Most laser-based communication systems have an associated range of acceptable operating wavelengths. That is, the system designers will specify a given wavelength of λo as the center wavelength, with an acceptable range of Δλ. In many cases, as higher and higher bit rate systems are employed (for example, >1 Gb/s), the acceptable wavelength range about the center wavelength becomes increasingly smaller. This system specification is passed on to device designers and/or manufacturers who must supply lasers which satisfy the criterion at the lowest cost possible. For example, a particular high bit rate laser-based transmission system may require 1.3 μm InGaAsP lasers having a center wavelength of 1308 nm, with a range of 4 nm.

Because lasers as manufactured obviously have a distribution of wavelengths, a narrow system specification profoundly affects the number of manufactured devices which may be used in the system. In an exemplary manufacturing operation, perhaps less thn 25% of the manufactured lasers may meet the required wavelength specification. Although manufactured lasers which exhibit a transmitting wavelength outside of the predetermined range may be used in other applications with different wavelength requirements, the majority are often discarded as scrap. This large percentage of scrap, coupled with the cost of manufacturing lasers, leads to a significant premium in expense which must be added to the cost of the acceptable lasers. Thus, it would be desirable to increase the number of lasers which satisfy a particular wavelength specifications.

Many systems exist in the prior art for controlling the operating wavelength of a laser once the system has been installed. One exemplary arrangement is disclosed in U.S. Pat. No. 4,485,475 issued to S. F. Large et al on Nov. 27, 1984. Large et al utilizes a combination of a GRIN lens and diffraction grating to monitor the drift of a laser's output wavelength. As the output drifts beyond Δλ, a drift detector sends a control signal to a thermoelectric cooler which either raises or lowers the laser temperature to drive the wavelength back within the defined range. Such dynamic wavelength control arrangements, however, are utilized only with installed lasers which meet the wavelength specification.

Thermoelectric coolers are also utilized with laser transmitters to maintain a constant laser operating temperature, 20 C. being a conventional operating temperature. In some applications, the ambient temperature may range anywhere from -50 C. to +100 C., yet the thermoelectric cooler must maintain the laser at 20 C. with minimal variation (e.g., 0.5 C.). The laser itself may generate a head load on the order of 80-100 milliwatts which must also be absorbed by the thermoelectric cooler. U.S. Pat. No. 4,631,728 issued to B. S. Simons on Dec. 28, 1986 discloses an exemplary circuit arrangement for monitoring the laser's temperature and controlling the response of the thermoelectric cooler. The Simons circuit purports to exhibit improved efficiency, necessary for laser-based systems, over prior art arrangements by utilizing a pulse width modulated controller, switching transistor and network filter to supply the load current to the thermoelectric cooler.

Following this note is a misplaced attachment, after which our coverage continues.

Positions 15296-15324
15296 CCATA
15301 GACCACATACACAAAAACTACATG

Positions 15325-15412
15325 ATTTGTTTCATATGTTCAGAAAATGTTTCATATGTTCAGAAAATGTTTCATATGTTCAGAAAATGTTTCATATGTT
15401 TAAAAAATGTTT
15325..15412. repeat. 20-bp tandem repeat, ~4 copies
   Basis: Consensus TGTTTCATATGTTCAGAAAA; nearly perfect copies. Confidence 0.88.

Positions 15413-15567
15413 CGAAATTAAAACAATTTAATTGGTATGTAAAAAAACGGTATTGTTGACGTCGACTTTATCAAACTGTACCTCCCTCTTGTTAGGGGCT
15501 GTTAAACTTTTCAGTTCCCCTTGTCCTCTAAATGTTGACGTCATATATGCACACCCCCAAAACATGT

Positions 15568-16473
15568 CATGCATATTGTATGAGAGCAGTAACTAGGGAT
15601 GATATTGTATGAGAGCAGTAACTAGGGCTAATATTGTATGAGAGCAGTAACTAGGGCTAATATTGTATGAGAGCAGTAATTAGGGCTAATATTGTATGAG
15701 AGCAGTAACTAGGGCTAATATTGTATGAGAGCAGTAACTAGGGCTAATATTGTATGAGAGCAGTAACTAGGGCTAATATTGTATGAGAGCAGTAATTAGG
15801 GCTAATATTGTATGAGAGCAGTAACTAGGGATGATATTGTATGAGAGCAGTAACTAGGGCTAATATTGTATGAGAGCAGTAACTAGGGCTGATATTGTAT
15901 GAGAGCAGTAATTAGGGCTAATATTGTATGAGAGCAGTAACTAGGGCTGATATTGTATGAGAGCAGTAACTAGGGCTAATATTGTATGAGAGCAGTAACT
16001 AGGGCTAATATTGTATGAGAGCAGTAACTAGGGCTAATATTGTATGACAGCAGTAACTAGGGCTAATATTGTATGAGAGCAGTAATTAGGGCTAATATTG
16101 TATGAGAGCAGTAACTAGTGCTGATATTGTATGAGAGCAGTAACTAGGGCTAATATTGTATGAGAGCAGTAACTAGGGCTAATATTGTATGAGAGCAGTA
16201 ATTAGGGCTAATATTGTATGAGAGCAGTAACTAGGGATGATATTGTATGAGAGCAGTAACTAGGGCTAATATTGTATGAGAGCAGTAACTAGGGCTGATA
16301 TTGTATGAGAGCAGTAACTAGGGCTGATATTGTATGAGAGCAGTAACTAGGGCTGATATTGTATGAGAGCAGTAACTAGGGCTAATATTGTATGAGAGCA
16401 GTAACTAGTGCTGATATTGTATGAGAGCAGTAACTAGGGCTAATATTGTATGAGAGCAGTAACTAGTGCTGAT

Neither the Large et al. nor Simons arrangements, however, address the problem described above of finding a means of increasing the percentage of manufactured lasers which meet a given wavelength specification. Large et al. merely controls the operating wavelength after a laser (which presumably meets the required wavelength specification) is installed. Simons maintains an installed laser at a predetermined operating temperature, regardless of the ambient temperature.

Thus, a need remains for a method of increasing the number of system-acceptable lasers without sacrificing the required specifications, in particular the wavelength specification.

SUMMARY OF THE INVENTION

The problem remaining in the prior art is addressed by the present invention which relates to a technique for increasing the percentage yield of fabricated laser transmitters which meet a predefined wavelength specification.

An aspect of the present invention is to improve the present yield statistics for lasers utilized in high bit rate communication systems to a level well exceeding the nominal 25% value.

Another aspect of the present inention is to provide for a tighter control of the laser operating wavelength so that a larger number of lasers may be utilized simultaneously in a single transmission system, for example, in a wavelength-division multiplexed (WDM) system.

These and other aspects are achieved in accordance with the present invention by the separate and independent control of each laser's operating temperature so as to insure that the laser's operating wavelength is within the system wavelength specification. In accordance with the present technique, a laser with a "manufactured" wavelength (hereinafter referred to as the laser's "natural" wavelength) below the predefined system range is heated by an amount sufficient to raise its wavelength into the acceptable range. Conversely, a laser with a natural wavelength above the system range is cooled until its wavelength is lowered into the predefined range.

A full and complete understanding of the technique of the present invention is contained in the following description, with reference to the accompanying drawings.

BRIEF DESCRIPTION OF THE DRAWING

Referring now to the drawings, where like numerals represent like parts in several views:

FIG. 1 contains an exemplary graph of the natural wavelength distribution of lasers as manufactured, the predefined system specification being illustrated as a central part of the distribution;

FIG. 2 illustrates, in block diagram form, an exemplary arrangement which may be utilized to implement the temperature wavelength adjustment technique of the present invention; and

FIG. 3 illustrates the wavelength distribution for an exemplary WDM system, including an illustration of the utilization of the inventive temperature tuning technique to increase the number of lasers which may be used in such a system.

DETAILED DESCRIPTION